have a slash: BE [& AE?]

Discussion in 'English Only' started by bpipoly, Apr 7, 2006.

  1. bpipoly

    bpipoly Senior Member

    English, United States
    I was watching an episode of Ab Fab, and Patsy said, "the only thing that could get him up was to have a slash"

    I wanted to make sure that "have a slash" here mean to urinate.
     
  2. Aupick

    Aupick Senior Member

    Strasbourg, France
    UK, English
    Yes it does. :)

    I haven't used the expression since I was a teenager, but I certainly used it a lot then.
     
  3. maxiogee Banned

    imithe
    I thought it was a particularly Irish slang expression, it was certainly very common in my youth.
     
  4. suzi br

    suzi br Senior Member

    Stoke on Trent
    England and English
    That is what it means, but it is a phrase I find really revolting, so I'd never use it myself. I would advise you against using it unless you are in very relaxed company!
     
  5. Brioche

    Brioche Senior Member

    Adelaide
    Australia English
    It's a very common in Australia, too.
     
  6. maxiogee Banned

    imithe
    Of course you wouldn't use it :D - female people don't "go for a slash", only male ones do.
     
  7. love4lingua

    love4lingua Member

    Northern England
    English, UK
    Hello, I am from the North of England and it is used here, mainly by men, but it means the opposite of to urinate! Hmm...enough said. Hope that helps!
     
  8. maxiogee Banned

    imithe
    What? It means "drink weak beer"?:D
     
  9. over Member

    England-English
    Whereabouts in the North of England are you from? :eek:
    I'm from there too and for me "to have a slash" has always meant "to urinate".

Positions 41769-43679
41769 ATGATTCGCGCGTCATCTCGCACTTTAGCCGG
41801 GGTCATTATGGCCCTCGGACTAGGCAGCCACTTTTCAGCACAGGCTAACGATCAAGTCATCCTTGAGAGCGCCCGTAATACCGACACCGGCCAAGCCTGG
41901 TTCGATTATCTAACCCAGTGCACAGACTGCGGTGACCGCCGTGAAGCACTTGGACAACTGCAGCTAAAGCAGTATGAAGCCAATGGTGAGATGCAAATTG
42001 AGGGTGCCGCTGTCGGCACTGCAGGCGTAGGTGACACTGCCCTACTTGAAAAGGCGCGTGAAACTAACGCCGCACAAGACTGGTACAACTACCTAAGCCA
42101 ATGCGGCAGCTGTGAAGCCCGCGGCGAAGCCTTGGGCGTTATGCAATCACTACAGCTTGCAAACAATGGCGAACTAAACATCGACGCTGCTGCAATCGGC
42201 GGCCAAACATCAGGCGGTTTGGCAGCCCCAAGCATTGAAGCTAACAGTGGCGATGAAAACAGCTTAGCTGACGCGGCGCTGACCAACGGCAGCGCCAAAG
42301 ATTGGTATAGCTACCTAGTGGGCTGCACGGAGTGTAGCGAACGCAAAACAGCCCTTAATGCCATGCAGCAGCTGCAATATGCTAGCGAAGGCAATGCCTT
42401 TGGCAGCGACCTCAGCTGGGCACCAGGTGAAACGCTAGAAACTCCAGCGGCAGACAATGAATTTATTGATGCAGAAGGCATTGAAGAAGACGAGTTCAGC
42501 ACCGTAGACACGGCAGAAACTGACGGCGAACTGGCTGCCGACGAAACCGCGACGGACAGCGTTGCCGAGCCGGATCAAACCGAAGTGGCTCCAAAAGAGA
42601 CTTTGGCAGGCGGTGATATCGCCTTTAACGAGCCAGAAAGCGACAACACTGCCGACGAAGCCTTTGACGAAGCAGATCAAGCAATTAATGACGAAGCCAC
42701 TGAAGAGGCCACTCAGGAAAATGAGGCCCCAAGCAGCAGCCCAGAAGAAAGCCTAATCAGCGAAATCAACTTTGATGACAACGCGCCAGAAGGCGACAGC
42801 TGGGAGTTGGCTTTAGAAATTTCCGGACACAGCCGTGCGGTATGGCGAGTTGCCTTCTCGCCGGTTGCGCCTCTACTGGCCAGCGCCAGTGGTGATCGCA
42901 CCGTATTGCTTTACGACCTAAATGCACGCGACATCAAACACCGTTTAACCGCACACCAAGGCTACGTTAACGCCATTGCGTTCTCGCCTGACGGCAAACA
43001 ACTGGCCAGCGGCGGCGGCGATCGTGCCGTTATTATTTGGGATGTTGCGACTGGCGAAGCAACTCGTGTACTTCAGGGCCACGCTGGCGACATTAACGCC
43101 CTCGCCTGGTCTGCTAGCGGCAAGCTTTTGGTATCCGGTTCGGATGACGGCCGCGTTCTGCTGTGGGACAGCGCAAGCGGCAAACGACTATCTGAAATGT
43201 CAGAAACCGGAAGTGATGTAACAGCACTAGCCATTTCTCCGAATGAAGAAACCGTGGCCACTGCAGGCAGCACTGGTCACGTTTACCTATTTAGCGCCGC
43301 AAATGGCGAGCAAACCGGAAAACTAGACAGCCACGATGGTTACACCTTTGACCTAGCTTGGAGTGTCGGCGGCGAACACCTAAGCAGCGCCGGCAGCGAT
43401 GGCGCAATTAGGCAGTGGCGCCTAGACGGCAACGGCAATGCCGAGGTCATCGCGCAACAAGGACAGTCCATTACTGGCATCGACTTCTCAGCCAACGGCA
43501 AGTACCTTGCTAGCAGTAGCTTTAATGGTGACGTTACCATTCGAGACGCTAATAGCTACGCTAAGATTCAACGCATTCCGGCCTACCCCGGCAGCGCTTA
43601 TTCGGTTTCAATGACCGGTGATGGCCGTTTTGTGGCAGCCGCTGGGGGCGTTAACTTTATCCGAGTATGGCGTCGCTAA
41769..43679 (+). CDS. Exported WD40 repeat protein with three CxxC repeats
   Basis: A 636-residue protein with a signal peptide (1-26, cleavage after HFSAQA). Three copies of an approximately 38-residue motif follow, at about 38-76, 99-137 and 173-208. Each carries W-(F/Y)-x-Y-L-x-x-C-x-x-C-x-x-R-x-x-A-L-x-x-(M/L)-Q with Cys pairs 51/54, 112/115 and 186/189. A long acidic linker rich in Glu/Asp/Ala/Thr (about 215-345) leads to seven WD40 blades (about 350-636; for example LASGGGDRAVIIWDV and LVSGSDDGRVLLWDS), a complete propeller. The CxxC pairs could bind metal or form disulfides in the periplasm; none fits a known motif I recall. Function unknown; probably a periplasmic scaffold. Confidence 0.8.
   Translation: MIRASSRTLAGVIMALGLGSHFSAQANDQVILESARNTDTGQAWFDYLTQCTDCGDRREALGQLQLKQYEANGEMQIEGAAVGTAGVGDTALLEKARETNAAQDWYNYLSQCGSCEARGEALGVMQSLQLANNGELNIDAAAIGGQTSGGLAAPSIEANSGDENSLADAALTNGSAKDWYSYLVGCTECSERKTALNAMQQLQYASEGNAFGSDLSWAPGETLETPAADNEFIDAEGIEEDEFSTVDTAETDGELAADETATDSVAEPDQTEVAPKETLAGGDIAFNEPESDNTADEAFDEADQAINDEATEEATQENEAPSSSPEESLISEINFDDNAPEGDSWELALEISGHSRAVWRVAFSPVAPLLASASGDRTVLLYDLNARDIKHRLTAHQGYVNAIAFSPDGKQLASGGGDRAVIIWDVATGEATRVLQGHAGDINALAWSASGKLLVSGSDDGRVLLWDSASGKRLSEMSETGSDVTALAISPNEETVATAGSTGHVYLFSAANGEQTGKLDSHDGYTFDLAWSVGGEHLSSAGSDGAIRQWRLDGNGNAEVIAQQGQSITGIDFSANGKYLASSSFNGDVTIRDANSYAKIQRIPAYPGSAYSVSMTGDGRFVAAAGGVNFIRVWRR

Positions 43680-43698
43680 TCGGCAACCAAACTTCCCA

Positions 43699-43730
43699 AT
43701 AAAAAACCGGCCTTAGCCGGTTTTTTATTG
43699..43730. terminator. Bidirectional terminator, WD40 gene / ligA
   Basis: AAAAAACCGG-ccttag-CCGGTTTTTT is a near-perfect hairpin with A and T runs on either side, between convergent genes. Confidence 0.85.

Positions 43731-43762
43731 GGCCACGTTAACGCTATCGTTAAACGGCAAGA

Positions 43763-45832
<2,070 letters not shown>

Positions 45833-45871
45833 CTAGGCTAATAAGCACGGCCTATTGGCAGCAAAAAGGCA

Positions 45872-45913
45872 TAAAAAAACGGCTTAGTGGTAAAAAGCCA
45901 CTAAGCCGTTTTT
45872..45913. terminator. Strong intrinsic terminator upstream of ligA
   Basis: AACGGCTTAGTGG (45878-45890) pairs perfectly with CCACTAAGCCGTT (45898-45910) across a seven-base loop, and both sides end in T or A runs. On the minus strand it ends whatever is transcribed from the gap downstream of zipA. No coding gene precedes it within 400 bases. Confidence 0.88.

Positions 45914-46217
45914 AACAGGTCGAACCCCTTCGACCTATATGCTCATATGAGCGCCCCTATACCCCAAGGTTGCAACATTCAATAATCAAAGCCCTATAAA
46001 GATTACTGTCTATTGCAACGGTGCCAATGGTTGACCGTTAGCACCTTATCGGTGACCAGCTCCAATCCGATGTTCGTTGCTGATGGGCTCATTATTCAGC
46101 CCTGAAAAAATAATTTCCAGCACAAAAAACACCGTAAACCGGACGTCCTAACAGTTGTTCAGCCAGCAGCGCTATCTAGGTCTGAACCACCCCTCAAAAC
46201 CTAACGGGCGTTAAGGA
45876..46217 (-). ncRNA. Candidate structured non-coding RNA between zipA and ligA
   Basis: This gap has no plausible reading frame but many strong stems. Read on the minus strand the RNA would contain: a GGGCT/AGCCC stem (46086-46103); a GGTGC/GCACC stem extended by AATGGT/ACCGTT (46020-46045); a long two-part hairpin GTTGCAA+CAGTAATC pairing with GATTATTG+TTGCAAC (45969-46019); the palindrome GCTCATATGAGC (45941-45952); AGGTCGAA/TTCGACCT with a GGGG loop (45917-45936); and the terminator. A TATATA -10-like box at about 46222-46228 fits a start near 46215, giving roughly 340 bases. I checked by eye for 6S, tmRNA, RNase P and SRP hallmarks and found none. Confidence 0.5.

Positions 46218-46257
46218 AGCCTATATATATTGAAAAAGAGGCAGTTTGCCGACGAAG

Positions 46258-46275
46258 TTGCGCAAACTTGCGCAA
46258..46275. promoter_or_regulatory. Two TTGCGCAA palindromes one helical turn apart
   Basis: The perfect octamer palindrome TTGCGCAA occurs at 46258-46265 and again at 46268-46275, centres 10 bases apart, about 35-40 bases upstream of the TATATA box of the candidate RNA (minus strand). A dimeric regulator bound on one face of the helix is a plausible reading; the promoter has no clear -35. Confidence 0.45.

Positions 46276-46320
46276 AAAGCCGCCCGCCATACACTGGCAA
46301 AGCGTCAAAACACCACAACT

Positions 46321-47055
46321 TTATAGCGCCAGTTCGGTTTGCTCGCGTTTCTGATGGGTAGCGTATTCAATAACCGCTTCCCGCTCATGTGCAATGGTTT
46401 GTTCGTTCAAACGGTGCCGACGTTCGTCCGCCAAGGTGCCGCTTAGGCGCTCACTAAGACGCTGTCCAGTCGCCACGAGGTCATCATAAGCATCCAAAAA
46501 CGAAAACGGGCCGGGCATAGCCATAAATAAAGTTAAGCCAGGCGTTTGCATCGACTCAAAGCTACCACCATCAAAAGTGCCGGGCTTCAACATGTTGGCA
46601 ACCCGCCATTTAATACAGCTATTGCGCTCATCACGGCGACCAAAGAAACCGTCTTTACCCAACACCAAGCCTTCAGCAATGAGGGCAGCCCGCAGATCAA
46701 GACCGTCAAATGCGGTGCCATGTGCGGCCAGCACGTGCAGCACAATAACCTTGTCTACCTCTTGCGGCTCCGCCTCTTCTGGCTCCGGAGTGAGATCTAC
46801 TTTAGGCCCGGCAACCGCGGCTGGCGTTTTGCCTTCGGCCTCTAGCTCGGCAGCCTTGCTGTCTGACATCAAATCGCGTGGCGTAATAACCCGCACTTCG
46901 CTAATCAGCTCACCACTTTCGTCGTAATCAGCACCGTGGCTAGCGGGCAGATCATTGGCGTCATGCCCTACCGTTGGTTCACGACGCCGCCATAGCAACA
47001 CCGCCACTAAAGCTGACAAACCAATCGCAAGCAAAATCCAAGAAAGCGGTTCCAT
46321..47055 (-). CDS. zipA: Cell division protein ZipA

10. quilks Member

    Durham, UK
    English, UK
    I'm from the North of England too and it does mean to urinate. It applies to both men and women, but women tend to be less inclined to say it in that way!
     
  11. panjandrum

    panjandrum Occasional Moderator

    Belfast, Ireland
    English-Ireland (top end)
    According to the OED, these meanings of slash originate from a Scots word meaning a splash of liquid. It is reported from the 17th and 18th centuries as meaning a drink; from the 20th century as a urination.
     
  12. ElaineG

    ElaineG Senior Member

    Brooklyn NY
    USA/English
    When I went on a bike trip at the age of 16, the boys (all from the NY area) would repeatedly and loudly talk about having a slash (or was it taking a slash?). The competition, as I recall, was to see if you could have a slash while riding.

    That was in the depths of the last century and that was the only time I remember hearing that particular phrase in AE.

    Do we use it much?
     
  13. Cagey post mod (English Only / Latin)

    California
    English - US
    Do we?

    I mean, is it familiar to other speakers of AE too?
     
  14. JamesM

    JamesM à la Mod (English Only)

    I've never heard it before.
     
  15. mathman Senior Member

    near boston
    English-American/New England
    Me neither.
     
  16. denlogo New Member

    Portland, OR
    English - US (NYC); Sicilian
    I heard it often growing up in NYC.
     
  17. Uncle Bob Senior Member

    Hungary
    British English
    It has even been converted to Cockney rhyming slang: "I'm going for a J. Carol" - J.Carol Nash/slash. Commonly used when I was a student* in Yorkshire (and, again, for urinate).

    * Not very up to date, J.Carol Nash died in 1973.
     
  18. RM1(SS)

    RM1(SS) Senior Member

    Connecticut
    English - US (Midwest)
    I've never heard it before.
     

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